Research articles follow a specific format and include specific sections that show how the research was designed, how the data was gathered, how it was analyzed, and what the conclusions are. Sometimes these sections may be labeled differently, but these basic elements are consistent:

  • Abstract: A brief, comprehensive summary of the article, written by the author(s) of the article.This abstract must be part of the article, not a summary in the database. Abstracts can appear in secondary source articles as well as primary source.
  • Introduction: This introduces the problem, tells you why it’s important, and outlines the background, purpose, and hypotheses the authors are trying to test. The introduction comes first, just after the abstract, and is usually not labeled. The Introduction will contain the following elements (though these are usually not labeled as such):
    • Literature Review: Summarizes and analyzes previous research related to the problem being investigated.
    • Hypothesis or Specific Question: Often (but not always) in quantitative and mixed methods studies, specific questions or hypothesis are stated just before the methodology.
  • ‚Äč Methods: Researchers indicate who or what was studied (source of data), the methods used to gather information (how the experiment or study was conducted), and a procedures summary. This section will contain a lot of charts, graphs, or tables and it is important not to skip over reading them.  
  • Results (findings): Summarizes the data and describes how it was analyzed. It should be sufficiently detailed to justify the conclusions. 
  • Discussion: The author(s) explain how the data fits their original hypothesis, state their conclusions, and look at the theoretical and practical implications of their research. This section is sometimes labeled "Interpretation" or "Analysis.
  • Conclusion: A summary statement that reflects the overall answers to the research questions. Implications and recommendations for future research are also included in this section. This section is not always labeled.

In short, research articles are articles where an original experiment or study was conducted and will typically contain the following section headings: Methods, Discussion, Conclusion.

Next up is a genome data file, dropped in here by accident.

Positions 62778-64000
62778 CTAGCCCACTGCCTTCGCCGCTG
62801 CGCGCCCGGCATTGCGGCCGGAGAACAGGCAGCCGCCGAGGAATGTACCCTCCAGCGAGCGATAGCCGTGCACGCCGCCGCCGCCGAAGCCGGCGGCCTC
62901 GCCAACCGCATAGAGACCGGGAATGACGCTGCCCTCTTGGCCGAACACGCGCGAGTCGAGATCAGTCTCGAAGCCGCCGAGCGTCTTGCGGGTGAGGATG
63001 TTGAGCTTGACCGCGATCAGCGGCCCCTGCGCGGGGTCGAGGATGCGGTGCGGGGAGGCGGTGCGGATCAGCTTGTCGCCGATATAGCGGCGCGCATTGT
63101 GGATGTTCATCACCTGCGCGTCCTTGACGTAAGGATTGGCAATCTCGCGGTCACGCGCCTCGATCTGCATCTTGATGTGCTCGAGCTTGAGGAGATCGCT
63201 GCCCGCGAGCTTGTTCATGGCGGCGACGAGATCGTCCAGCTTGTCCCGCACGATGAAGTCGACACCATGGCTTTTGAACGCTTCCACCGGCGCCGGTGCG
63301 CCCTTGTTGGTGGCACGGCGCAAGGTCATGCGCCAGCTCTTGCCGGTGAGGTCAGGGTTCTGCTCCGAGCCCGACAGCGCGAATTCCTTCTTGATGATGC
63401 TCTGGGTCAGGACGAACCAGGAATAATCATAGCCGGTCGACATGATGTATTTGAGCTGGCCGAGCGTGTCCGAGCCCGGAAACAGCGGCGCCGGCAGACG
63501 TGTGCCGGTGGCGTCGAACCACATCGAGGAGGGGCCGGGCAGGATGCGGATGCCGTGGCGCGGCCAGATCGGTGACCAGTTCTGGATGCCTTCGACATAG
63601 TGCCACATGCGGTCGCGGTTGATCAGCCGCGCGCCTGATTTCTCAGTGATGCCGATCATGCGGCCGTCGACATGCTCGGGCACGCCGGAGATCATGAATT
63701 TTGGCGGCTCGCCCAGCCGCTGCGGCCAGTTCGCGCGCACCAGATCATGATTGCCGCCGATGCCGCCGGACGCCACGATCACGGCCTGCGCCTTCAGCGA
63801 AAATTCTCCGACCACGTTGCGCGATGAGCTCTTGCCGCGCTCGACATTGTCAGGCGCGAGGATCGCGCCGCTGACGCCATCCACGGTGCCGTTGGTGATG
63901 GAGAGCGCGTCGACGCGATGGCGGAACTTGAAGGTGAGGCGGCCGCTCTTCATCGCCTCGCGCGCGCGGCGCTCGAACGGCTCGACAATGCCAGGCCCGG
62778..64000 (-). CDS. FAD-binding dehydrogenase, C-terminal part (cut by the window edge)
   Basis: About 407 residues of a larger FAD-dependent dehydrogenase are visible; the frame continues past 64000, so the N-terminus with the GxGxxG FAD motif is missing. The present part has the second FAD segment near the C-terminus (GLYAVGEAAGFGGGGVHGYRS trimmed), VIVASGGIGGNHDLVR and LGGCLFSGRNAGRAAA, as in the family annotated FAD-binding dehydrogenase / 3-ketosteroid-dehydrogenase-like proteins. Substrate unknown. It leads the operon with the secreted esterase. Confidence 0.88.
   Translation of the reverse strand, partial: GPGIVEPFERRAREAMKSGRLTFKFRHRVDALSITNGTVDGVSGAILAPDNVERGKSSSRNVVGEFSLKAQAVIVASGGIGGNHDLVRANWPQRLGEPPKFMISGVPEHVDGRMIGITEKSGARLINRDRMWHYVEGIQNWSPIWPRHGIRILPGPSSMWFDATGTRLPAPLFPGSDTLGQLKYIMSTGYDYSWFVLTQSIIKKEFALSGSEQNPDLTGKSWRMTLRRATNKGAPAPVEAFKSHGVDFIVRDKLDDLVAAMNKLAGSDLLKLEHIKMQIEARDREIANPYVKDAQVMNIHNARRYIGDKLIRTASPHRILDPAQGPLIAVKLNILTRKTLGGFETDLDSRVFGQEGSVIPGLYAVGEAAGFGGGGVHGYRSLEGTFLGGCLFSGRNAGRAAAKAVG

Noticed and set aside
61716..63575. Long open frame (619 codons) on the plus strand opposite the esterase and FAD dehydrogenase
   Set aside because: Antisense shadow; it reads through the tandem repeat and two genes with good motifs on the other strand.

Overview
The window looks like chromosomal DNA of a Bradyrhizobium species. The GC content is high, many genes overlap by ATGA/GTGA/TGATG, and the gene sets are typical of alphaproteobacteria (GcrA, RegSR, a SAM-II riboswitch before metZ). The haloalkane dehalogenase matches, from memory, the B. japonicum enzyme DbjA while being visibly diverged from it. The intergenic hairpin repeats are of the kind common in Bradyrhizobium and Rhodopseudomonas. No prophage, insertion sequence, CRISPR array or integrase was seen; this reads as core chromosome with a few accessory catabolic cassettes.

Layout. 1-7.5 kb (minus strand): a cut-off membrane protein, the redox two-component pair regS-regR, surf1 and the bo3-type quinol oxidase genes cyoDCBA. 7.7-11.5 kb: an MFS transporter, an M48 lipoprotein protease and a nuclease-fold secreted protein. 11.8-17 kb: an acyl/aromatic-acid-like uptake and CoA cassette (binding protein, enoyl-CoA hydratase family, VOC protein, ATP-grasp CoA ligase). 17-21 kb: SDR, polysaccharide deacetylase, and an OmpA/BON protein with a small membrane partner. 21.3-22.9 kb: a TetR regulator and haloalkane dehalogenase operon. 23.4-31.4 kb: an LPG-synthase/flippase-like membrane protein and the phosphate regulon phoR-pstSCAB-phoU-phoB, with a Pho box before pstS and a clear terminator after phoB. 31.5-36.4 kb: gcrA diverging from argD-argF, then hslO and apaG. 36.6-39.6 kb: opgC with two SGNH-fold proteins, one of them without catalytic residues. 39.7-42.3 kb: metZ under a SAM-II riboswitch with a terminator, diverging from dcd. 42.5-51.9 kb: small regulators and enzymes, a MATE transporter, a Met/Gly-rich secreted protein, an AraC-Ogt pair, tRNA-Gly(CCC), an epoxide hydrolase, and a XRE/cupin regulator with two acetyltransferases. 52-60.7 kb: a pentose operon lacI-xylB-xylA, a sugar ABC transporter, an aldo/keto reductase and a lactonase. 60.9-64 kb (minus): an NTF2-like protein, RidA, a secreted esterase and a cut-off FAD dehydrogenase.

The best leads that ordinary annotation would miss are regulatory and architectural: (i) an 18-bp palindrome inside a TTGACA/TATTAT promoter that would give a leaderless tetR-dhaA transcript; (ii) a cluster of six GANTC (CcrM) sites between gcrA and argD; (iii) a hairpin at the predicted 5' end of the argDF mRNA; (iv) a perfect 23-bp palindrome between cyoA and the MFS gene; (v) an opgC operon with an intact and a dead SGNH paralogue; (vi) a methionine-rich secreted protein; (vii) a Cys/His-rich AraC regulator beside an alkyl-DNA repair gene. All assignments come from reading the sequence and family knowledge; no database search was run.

Example: Skin Cancer Prevention Behaviors Among Parents of Young Children

                Anatomy of a Research Article

Review articles (sometimes called secondary articles) summarize current or existing research on a topic.

Experiments or studies were not conducted by the author(s) and as a result they are typically not broken down into the types of sections research articles are broken down into (But don't assume).

The core of a review article is summarizing experiments or studies that other researchers performed.

Research articles are a great way to quickly learn about new research in a particular field. It is important to remember that review articles can be  peer reviewed articles. So just because you have a peer-reviewed article, don't assume that it must be a research article.

Often times, review article are labeled as such in the title or top of the article. 

In short, review articles are articles where new research in a field is summarized and an original experiment or study was not conducted. If an article does not have  methods, results, and discussion sections; it is a review article.


Example: Dissecting Kawasaki Disease: A State of the Art Review

Permission to use Research vs. Review Articles provided by the creator, Jennifer Lee of University of Calgary LibrariesCopyright © 2014